Health Care in Danger: Photo essay

This week, the Canadian Red Cross and the ICRC are hosting a workshop bringing together experts to identify recommendations to ensure the safety of health facilities in times of conflict. As such, we’ll be posting a blog post every day this week to help raise awareness about the need for healthcare workers to be protected in emergencies.

These photos are from the ICRC photo exhibition "Health Care in Danger: An issue for our times" composed of rare photographs, each telling similar stories although coming from very different places and times in history.

During periods of armed violence, providing health care can become an extraordinarily hazardous undertaking beset by difficulties and threats to safety. Medical teams find themselves operating without basic equipment, and sometimes without even electricity or water. To evacuate or to reach the wounded and the sick in conflict zones, health care workers sometimes have to put themselves at great risk.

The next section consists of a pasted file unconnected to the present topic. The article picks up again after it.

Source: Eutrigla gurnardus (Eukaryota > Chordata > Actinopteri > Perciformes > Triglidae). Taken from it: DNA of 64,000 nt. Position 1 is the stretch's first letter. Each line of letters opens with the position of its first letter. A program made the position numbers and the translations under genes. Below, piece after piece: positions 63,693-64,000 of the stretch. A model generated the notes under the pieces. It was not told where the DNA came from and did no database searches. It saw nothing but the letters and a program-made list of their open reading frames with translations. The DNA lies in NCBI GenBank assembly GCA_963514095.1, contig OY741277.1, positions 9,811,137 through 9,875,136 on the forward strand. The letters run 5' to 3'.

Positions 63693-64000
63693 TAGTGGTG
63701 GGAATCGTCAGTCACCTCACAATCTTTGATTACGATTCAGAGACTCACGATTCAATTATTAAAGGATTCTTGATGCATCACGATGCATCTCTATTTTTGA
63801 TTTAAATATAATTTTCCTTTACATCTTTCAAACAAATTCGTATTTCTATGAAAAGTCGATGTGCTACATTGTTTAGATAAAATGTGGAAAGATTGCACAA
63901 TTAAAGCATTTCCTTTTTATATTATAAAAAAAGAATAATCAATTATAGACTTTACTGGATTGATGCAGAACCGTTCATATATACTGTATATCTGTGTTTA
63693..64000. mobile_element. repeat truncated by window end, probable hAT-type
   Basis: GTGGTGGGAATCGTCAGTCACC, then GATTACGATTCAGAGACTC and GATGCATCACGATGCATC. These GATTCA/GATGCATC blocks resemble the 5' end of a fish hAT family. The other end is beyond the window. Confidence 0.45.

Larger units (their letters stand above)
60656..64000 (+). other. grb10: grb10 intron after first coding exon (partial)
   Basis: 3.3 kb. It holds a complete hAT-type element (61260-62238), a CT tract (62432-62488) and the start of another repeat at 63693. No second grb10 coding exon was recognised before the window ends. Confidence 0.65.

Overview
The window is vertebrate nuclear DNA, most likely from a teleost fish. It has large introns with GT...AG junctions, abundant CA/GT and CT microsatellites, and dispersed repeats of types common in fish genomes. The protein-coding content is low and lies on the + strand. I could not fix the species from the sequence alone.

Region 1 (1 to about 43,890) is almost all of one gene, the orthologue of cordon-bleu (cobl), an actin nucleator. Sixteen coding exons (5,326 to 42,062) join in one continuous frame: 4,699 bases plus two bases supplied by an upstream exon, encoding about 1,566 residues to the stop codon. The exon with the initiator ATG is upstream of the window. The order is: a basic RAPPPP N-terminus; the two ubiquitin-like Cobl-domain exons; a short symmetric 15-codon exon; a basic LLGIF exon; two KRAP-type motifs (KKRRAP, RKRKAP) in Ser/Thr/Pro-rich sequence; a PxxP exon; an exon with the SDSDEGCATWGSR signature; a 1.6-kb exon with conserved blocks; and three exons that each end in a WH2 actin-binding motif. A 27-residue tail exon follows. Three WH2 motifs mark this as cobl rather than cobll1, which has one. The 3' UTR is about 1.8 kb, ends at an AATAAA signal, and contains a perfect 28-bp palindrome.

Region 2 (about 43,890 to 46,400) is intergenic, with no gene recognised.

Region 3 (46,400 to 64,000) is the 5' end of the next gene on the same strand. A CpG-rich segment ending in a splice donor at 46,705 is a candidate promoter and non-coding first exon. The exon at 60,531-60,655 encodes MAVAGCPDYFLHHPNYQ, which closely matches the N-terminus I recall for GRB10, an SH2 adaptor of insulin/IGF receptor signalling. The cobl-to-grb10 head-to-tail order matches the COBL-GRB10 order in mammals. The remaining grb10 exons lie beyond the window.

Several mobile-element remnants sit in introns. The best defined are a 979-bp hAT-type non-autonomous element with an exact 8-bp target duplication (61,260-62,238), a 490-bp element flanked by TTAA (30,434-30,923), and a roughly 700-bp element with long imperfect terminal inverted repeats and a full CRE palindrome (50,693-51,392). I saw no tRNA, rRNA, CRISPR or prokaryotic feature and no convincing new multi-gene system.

These powerful photographs portray both the impact of violence directed against medical personnel, facilities and vehicles and the struggle to provide medical care during war.


Libya, 2011. The main operating theatre of a hospital in ruins after sustained bombardment.

© ICRC / André Liohn / ly-e-00318



 Afghanistan, 2010. Taxis are used to take people to hospital when there is no ambulance service.

© ICRC / K. Holt / af-e-01707



Afghanistan, 2010. It took four days for this mother to reach one of the few hospitals where her child, suffering from severe diarrhoea, could be treated. The condition of the child had worsened considerably by the time they reached the hospital.

© ICRC / K. Holt / af-e-01647


Lebanon, 1983. Ambulance damaged in cross-fire during fighting between Israeli and Palestinian forces.

© ICRC / B. Hubschmid / lb-d-00078-18


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